For instance, could we seriously have predicted Chelsea would have such a bad season? Sixth in the league is their lowest finish since 2002, and a lot of that is down to the bizarre AVB saga that dominated more than half the season. Whether you choose to believe he simply did a bad job or was forced out by senior players at Chelsea, it was certainly a big surprise and, one would imagine, a one-off. Di Matteo has made them into a solid team again and they could still win the Champions League. If he does, they will surely be a force again next season. In fact, another thing the league table won’t show is that for many of the last few games, Chelsea did not field their best side, and so dropped even more points. If they hadn’t made the Champions League final, their push for 4th would have been more important and they might well have done it. We’ll never know.

And could we really have predicted Spurs’ downfall? If John Terry hadn’t allegedly racially abused Anton Ferdinand, Capello would probably still be England manager and the distraction of the England job wouldn’t have crept into Harry’s head and derailed Spurs’ season. It does seem strange to say that something like that can have such a big effect on a team’s on-field performances, but we’ve seen it before. And once it causes one bad result, it can cause more as the confidence goes. Just as the table last season shows Chelsea and Man City above us and not that we were United’s only real challengers that year, this season’s table does not show that for half the season or more, Spurs were looking like title challengers while we never did at any point.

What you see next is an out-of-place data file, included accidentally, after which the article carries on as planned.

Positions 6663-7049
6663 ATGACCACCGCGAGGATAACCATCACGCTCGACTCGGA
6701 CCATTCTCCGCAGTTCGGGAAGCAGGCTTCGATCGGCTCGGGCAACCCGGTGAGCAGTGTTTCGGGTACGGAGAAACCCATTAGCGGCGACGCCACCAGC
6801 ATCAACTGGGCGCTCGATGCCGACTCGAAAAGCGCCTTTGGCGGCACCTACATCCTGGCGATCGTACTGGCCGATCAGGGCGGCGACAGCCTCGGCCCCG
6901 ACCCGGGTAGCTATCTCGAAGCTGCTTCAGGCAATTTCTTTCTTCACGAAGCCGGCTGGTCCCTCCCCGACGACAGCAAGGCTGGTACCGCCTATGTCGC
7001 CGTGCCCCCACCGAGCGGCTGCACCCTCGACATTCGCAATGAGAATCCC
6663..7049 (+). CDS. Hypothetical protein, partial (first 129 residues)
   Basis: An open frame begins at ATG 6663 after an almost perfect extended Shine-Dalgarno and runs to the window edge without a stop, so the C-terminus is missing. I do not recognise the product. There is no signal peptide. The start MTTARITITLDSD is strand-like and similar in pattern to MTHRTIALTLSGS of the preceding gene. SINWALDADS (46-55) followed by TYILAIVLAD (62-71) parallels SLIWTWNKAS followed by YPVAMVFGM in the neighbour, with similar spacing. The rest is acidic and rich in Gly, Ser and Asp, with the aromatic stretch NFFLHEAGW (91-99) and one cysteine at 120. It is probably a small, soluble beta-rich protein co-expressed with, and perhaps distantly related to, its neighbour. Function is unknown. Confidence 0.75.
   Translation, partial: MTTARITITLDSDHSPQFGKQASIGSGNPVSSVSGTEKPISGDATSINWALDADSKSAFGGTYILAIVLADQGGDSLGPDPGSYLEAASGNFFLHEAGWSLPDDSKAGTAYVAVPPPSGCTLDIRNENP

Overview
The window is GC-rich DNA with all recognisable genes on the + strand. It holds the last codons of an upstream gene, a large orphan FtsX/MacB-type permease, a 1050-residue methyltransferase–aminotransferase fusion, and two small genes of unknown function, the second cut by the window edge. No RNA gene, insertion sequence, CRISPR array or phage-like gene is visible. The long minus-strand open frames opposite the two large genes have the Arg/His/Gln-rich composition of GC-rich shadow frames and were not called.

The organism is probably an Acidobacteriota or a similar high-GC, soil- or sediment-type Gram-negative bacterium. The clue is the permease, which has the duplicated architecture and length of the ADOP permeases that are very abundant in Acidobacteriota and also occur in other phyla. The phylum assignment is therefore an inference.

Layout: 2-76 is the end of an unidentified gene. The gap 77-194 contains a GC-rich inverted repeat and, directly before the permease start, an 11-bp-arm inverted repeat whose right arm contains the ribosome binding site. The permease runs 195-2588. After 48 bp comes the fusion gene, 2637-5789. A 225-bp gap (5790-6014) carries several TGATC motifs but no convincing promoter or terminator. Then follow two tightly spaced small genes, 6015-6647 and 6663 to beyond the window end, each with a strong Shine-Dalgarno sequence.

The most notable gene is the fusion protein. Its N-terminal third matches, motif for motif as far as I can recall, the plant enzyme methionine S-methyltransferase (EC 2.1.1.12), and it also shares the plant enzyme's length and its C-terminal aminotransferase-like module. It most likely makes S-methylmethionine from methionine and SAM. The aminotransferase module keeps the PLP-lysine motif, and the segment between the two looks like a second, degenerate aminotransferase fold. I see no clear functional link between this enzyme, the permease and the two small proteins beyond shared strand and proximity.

As happy as I am to finish 3rd after what has been a crazy season, the overwhelming feeling is a sense of relief – that we well and truly got away with it this year. Spurs have really improved and if they finish above us next year, we can’t say we didn’t see it coming. If Chelsea lose the Champions League final, Spurs will presumably qualify for the tournament next season and that will help them keep their best players and attract more. I’m glad we’ve signed Podolski, but more work will need to be done to ensure we can hold off Spurs and a rejuvenated Chelsea next season.

Start of City domination?

Now, a word of congratulations to Manchester City for winning the title yesterday. As much as I hate to see Chel$ki 2.0 buy themselves success, it’s nice that it came at the expense of Manchester United, their horrible manager, cheating players, and their referees.